Strength Through Trial
I went shopping for a fridge this past week. When shopping for such items, I invariably pass by the rows of pristine, perfect models to the back aisle where they put the scratch, dent and previous floor models. My practical reasoning is simple - these items are a better deal and look just as they will after a week in my house. I feel more comfortable around things that have had a little "life experience." I feel the same way about people in my life.
The Two Types of Party-Goers
Large social events are not something I gravitate toward, but certain personas emerge in times like these. There are those who are reserved to superficial conversation, small talk easily found at these venues, and then there are those who have depth.
These persons may have a closeness to you, having been through past trials or challenges. Perhaps they just truly care. Regardless, these people have a substance that stands out. Their metal has been tempered a bit and it may have a few scratches, but past challenges or hardships have yielded to patience, understanding and a vulnerability that invites genuine interactions.
I prefer this.
Strength Through Trial
Challenges involve pain and suffering. They can tie our stomachs in knots with worry and stress. But then, there is always something better on the other side.
In a way, these are potential labor pains for the birth of a better you. I consistently hear from people that they consider themselves a better person for the hardships they have endured and worked through. There's a lot of wisdom in the advice which tells us to embrace the struggles we've had.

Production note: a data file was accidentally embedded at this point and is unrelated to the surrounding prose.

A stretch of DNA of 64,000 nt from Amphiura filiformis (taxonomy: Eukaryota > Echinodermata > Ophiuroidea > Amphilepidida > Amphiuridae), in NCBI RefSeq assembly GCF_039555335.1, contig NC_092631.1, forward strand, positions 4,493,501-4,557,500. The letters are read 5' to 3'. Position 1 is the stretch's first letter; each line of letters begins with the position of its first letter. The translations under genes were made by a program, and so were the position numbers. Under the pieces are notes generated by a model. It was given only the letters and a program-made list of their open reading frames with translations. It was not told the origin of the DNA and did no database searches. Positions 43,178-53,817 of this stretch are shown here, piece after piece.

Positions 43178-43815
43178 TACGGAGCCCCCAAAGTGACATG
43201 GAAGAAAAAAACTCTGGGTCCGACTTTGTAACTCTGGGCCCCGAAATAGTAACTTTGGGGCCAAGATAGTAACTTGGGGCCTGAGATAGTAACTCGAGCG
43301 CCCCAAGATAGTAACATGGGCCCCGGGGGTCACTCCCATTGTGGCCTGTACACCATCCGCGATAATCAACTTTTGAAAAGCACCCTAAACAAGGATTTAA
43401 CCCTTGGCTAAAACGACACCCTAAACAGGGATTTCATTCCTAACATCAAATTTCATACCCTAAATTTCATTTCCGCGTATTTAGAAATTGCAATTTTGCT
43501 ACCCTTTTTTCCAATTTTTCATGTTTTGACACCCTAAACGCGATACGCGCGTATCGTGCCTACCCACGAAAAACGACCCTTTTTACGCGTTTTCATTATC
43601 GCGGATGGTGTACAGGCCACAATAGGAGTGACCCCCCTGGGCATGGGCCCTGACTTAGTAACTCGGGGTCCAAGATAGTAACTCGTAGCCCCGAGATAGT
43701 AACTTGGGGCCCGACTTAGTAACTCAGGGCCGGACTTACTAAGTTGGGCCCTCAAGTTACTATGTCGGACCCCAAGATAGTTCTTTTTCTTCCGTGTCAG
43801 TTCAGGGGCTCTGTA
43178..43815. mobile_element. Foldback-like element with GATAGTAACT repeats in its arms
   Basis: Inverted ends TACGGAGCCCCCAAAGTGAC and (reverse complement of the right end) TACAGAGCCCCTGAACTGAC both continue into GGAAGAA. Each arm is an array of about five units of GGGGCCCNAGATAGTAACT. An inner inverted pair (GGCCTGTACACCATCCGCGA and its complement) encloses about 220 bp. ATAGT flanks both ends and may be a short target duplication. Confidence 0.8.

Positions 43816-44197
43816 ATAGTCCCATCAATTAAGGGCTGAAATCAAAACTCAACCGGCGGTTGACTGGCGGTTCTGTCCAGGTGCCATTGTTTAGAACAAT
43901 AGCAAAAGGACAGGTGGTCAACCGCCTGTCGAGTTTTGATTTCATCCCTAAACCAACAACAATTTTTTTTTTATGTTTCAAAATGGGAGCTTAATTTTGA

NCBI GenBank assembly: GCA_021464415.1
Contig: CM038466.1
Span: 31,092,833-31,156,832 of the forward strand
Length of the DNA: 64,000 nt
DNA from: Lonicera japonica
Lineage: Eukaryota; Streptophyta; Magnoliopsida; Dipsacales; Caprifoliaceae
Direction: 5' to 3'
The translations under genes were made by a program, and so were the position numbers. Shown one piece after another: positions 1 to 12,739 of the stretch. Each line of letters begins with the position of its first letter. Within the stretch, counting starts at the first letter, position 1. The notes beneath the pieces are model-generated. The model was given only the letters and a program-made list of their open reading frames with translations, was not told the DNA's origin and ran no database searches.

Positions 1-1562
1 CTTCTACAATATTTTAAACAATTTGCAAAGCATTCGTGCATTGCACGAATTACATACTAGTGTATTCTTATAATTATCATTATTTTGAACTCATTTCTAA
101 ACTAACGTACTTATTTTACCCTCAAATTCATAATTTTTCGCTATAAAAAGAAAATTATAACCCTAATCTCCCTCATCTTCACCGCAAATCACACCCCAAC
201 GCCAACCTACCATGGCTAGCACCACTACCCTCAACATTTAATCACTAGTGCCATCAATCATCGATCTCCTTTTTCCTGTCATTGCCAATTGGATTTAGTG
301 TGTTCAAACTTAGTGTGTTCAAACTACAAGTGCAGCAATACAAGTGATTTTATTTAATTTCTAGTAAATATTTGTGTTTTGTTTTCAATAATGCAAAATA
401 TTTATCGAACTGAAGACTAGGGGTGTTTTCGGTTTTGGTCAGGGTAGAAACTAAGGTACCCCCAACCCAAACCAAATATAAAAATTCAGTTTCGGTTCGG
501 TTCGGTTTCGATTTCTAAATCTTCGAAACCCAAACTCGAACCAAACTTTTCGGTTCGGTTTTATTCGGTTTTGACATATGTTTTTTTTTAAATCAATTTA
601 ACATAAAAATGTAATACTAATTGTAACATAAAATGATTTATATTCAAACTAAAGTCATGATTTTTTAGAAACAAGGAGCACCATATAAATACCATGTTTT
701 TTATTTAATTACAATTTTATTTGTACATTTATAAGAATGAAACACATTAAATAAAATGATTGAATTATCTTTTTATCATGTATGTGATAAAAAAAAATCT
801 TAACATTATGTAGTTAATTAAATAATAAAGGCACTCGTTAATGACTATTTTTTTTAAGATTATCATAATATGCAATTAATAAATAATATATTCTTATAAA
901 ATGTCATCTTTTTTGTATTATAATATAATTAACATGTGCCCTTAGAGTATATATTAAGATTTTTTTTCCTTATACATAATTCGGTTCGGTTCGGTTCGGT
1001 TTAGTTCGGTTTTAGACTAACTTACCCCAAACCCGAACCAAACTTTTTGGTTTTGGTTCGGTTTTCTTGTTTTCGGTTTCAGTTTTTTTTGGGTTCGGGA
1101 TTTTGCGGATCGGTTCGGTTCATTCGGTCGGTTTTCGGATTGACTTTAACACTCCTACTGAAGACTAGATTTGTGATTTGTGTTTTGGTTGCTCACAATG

We don't ask for difficult times. They just happen. But consider that maybe things happen for a reason. As a doctor, I see plenty of people on a regular basis with such trials - cancer, broken bones, mental illness, loss of a loved one, sexually transmitted illnesses, diabetes, failed attempts at weight loss, heart disease... the list goes on and on.
It is a privilege to get in the passenger seat with people as they work through their issues toward the other side where strength and wisdom can be found. Through these trials, I experience a special kinship.
Keep on Fighting
Should we ask for struggles in our lives? Probably not, but we should embrace life for what it is - full of imperfections and uncertainty. Avoid sheltering yourself and those whom you love. Bubbles are fragile - if you live your life in one, it will inevitably burst.